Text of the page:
I want to share with you a book that has absolutely changed my life. It’s called The Life Changing Magic of Tidying: A Simple, Effective Way To Banish Clutter Forever by Marie Kondo, the creator of the KonMari Method. As the title says, this is a very simple (though not easy) way to get to the root of your clutter problem and help you to resolve it once and for all: If you don’t love it, don’t keep it!
Piles of stuff in our homes are one of the greatest stress triggers. Clutter literally increases your cortisol level! When we have a lot of clutter in our homes, it has the effect of distracting us and can even cause chronic restlessness. When you reduce the noise of the things around you, you can focus on creating your life.
For most of us, clutter accumulates over time. We don’t notice how much stuff we are accumulating until we hit a breaking point. Sometimes it’s a major life event — such as a move, death, marriage or divorce, or even changing jobs – that forces us to declutter so that we can move on free from the weight of objects that have outlived their usefulness to us.
What Does Your Clutter Symbolize?
Everyone’s tolerance for clutter is different. But, like the imagery in dreams, there is a psychology to clutter. Where your clutter is located in your home says a lot about you. Here are some examples of what cluttered rooms may mean in your life:
- Living and Dining Rooms: These are your main entertaining rooms. Clutter here may mean you are hiding your true self from the world
- Kitchen: The kitchen is often where we dump everything from our daily lives — mail, electronics on chargers, from purses and school bags to dog bowls, vitamins and many other items from our daily lives. All of this clutter in the kitchen can make it difficult to truly nourish yourself and your family
- Hallways: These are the connectors between rooms and represent your ability to flow. Cluttered hallways may mean your life’s path is not clearly defined or thought out
- Bedroom: Clutter in your boudoir may make you feel “wired and tired” and may inhibit intimacy with your partner
- Bathroom: The bathroom is where we pamper ourselves and prepare to face the world. Think about all the products under your sink that you never use. Clutter in this room may mean you lack self-worth
- Closets: Closets represent that which is hidden from view. If we stuff our closets we block our ability to use our insight and intuition to “see into” ourselves and situations
- Attic: Attics are typically where we squirrel stuff away that we no longer use or are “saving” for someone or a future event. These things are potentially the most complicated. Attics symbolize our connection to the past and families or ancestors, and also to our higher selves. When you fill your attic with unwanted items, you literally have “stuff hanging over your head” that can make it difficult to resolve issues from your past and grow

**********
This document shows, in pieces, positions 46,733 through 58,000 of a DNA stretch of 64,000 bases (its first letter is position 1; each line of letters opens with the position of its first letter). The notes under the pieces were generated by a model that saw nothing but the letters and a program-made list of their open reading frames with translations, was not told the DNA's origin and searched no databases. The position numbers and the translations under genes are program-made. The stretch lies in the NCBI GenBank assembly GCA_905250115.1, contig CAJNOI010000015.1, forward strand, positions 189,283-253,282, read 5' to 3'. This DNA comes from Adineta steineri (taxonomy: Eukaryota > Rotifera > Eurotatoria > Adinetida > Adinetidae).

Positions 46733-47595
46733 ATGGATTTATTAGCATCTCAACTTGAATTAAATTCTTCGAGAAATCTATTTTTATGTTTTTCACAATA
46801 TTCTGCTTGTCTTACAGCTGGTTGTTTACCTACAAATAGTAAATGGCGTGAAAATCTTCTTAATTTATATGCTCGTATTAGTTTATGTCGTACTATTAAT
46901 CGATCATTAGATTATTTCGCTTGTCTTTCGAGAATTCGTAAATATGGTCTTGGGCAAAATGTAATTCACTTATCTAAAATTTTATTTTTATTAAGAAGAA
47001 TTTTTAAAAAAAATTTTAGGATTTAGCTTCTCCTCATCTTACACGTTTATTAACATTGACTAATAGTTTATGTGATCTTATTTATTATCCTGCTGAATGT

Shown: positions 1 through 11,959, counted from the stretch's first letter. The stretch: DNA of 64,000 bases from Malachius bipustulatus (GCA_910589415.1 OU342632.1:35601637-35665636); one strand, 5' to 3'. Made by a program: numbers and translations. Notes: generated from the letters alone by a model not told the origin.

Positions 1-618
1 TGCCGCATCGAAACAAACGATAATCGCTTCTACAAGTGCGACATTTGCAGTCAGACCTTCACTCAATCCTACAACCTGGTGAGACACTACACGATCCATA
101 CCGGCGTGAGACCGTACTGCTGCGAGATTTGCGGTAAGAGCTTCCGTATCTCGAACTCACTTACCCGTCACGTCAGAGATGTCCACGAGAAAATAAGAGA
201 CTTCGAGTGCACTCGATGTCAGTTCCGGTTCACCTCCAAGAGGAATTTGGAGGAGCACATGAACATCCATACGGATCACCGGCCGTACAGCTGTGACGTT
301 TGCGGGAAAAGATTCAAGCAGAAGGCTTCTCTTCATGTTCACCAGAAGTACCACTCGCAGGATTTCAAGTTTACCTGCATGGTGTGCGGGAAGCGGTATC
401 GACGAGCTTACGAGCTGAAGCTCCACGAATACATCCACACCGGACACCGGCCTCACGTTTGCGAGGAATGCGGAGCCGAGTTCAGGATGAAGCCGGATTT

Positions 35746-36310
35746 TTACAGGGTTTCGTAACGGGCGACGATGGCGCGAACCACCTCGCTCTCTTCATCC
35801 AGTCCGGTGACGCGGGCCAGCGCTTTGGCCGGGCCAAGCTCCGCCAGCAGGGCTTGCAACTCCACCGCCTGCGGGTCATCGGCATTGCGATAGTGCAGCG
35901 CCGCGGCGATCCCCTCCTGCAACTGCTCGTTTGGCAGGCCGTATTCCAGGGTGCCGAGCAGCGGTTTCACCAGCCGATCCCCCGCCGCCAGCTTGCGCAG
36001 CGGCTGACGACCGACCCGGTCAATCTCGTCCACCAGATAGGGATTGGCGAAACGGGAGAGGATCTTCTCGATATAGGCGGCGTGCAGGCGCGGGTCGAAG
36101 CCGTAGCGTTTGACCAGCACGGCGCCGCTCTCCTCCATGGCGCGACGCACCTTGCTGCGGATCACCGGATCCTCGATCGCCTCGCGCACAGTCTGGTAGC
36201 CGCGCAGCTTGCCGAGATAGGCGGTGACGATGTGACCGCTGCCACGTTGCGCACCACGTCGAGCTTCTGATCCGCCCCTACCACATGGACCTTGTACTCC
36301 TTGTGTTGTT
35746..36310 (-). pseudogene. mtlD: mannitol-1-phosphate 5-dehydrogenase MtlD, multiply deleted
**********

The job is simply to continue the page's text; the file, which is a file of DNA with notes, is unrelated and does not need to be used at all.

- Basement: Like attics, we often look to basements for storage of unwanted or unused items. As in dreams, basements represent the subconscious mind. A cluttered basement can blunt your intuition
- Garage: Cars represent our independence and ability to get around. If there is so much clutter in your garage that you can’t get your car in and out easily, you may feel difficulty moving forward in life
Lighten Up With The KonMari Method
Marie Kondo has been a “tidier” since the age of 5 and began studying the art of tidying seriously when she was 15 years old. Today she owns a business in Tokyo where she uses her KonMari Method to help people transform their homes into peaceful, inspiring spaces. It took her much trial and error, which she shares in her book. And it’s amazing to me that I – and probably you too — have been approaching tidying the wrong way.
With the KonMari Method, you can get out from underneath your clutter once and for all. Here’s how:
- Tidy all at once. Tidying a bit at a time never works. Things will get messy again quickly. (All at once means allotting about 6 months to the project.)
- Visualize your destination. Before you throw things away, visualize your ideal lifestyle. Goals such as, “I want to live clutter free” or “I want to be able to put things away,” are too broad. You must think in concrete terms, such as: “I want to live like a Goddess, surrounded by peace and beauty.”
- Identify why you want to live the way you envision. For every answer ask yourself “why?” again. For example, if you want to live clutter free so you get a better night’s sleep, ask yourself, “Why do I want to sleep better?” Do this 3-5 times. When you find the answer to why you want to be tidy, you are ready to move on.